Car Insurance Premiums Rise Even When You Weren't at Fault

By Roberto Huie posted 10-29-2020 17:08

  

Rising insurance premium costs can't be avoided but whenever you see that your car insurance premiums have gone up, you want to know why. As a car owner, after having an accident, your premiums are sure to go up. Certainly, there are things you can do to negotiate better rates, and maybe you need a new insurance carrier.

Once an accident risk, always an accident risk?

There are quite a few reasons why your car insurance premium can go up, and these include a history of violations or involvement in a collision. If you've been in any kind of a collision, and you were at fault, your premiums will go up, pretty much regardless.

Even those drivers not at fault for a crash will see an increase in their insurance premium. That's because there are those insurance providers who reckon that drivers who have been involved in an accident, whether their fault or not, are now looked upon as a risk for being involved in another accident later on. 

As it is, those involved in an accident often don't report it to their insurer because they want to avoid their premiums going up.

Get help with car accident issues

Any victims of car accidents, whether your fault or no, have varying degrees of injuries, and they don't want to be threatened by huge medical bills and a rise in their premiums.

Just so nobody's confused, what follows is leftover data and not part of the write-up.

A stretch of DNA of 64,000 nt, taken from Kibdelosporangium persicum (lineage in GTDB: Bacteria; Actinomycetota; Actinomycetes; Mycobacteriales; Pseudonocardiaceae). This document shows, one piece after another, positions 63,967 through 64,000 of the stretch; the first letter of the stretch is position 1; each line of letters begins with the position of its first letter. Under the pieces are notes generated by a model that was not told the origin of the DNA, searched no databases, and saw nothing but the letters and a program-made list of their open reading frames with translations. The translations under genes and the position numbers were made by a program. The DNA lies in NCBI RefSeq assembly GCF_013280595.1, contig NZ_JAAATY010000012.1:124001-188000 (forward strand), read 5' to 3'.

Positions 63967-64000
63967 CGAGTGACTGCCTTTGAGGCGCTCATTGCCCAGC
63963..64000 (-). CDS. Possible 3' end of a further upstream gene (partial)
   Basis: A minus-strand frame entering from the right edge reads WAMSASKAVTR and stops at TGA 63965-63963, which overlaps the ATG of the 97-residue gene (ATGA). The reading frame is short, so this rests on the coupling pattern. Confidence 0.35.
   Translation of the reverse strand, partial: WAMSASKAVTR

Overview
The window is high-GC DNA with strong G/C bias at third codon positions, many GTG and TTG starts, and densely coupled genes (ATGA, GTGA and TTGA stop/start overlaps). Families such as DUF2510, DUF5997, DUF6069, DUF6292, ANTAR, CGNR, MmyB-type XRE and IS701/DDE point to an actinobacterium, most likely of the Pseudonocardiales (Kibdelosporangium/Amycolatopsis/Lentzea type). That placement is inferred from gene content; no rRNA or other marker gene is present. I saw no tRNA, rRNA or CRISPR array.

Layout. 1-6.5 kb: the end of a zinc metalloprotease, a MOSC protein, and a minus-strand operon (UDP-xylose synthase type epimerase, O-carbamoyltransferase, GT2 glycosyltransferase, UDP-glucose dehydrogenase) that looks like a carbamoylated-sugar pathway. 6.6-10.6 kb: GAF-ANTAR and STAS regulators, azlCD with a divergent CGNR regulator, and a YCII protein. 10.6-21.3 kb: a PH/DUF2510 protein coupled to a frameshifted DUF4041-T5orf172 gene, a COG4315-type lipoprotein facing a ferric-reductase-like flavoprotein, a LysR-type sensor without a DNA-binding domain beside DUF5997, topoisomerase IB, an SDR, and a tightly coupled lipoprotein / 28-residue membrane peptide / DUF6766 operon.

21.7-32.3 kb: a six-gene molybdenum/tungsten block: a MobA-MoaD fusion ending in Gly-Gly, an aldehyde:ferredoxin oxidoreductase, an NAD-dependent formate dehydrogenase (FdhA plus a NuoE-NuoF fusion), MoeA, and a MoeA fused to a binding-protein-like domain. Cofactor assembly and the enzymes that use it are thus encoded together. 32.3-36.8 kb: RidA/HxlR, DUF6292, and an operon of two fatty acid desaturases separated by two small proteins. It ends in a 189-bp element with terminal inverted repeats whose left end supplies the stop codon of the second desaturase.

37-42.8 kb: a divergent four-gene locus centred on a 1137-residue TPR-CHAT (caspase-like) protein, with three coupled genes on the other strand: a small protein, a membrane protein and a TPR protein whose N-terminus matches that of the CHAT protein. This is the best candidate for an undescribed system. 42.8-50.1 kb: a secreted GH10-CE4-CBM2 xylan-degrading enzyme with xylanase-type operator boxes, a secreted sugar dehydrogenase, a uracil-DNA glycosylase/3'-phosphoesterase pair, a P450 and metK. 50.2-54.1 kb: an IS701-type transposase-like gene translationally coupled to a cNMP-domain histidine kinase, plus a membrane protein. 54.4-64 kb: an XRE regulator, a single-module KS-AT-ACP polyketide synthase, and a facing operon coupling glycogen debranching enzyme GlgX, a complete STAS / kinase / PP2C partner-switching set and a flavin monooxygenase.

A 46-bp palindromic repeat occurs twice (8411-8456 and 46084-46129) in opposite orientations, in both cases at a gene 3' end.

The car accident lawyers at Joe Stephens Law Firm have handled hundreds of cases, making sure that car accident victims get the right compensation for any damages they have suffered. 

These attorneys understand all the difficulties faced by accident victims. They are committed to helping them win back some money in compensation, especially when they have the irritation of their car premiums going up. 

Driving records influence premiums

There isn't such a thing as saying that an insurer can't increase your premiums when you aren't at fault. The Consumer Federation of America has conducted studies and found that some companies raise rates 10% or more for not-at-fault accidents. 

Certainly, your driving record, as well as the fact that you were possibly at fault, will impact your premium. Car insurers always look at your driving record when calculating the cost of your car insurance policy. There are drivers who are considered higher risk and you can see this by looking at their driving history. 

People like this are charged a higher premium. Even if you are looked upon as a safe, responsible driver, your insurer may re-evaluate your driving record and decide to raise your premium.

The insurers want your money

Say what you like, the insurance companies are always trying to get in more money and want to somehow get back the amounts they pay towards medical expenses into your account or the amounts they pay other drivers. 

Whether your insurance premium increases after an accident may not even depend on whether you are found at fault or not. When you file a car insurance claim, an adjuster will assess the damage. Your insurance company will also review the police report and look at photos of the damage and raise the amount. 

Accident forgiveness program

No fault-insurance coverage helps pay for your medical bills if you were injured in a car accident. If your insurer raises your premium after an at-fault accident, you could see the rate staying like that for about three years. 

Some insurers offer what is known as an accident forgiveness program and then it means your insurance rate will likely not increase after an accident, even if you are found at fault. It's worth finding out if your policy has this. 

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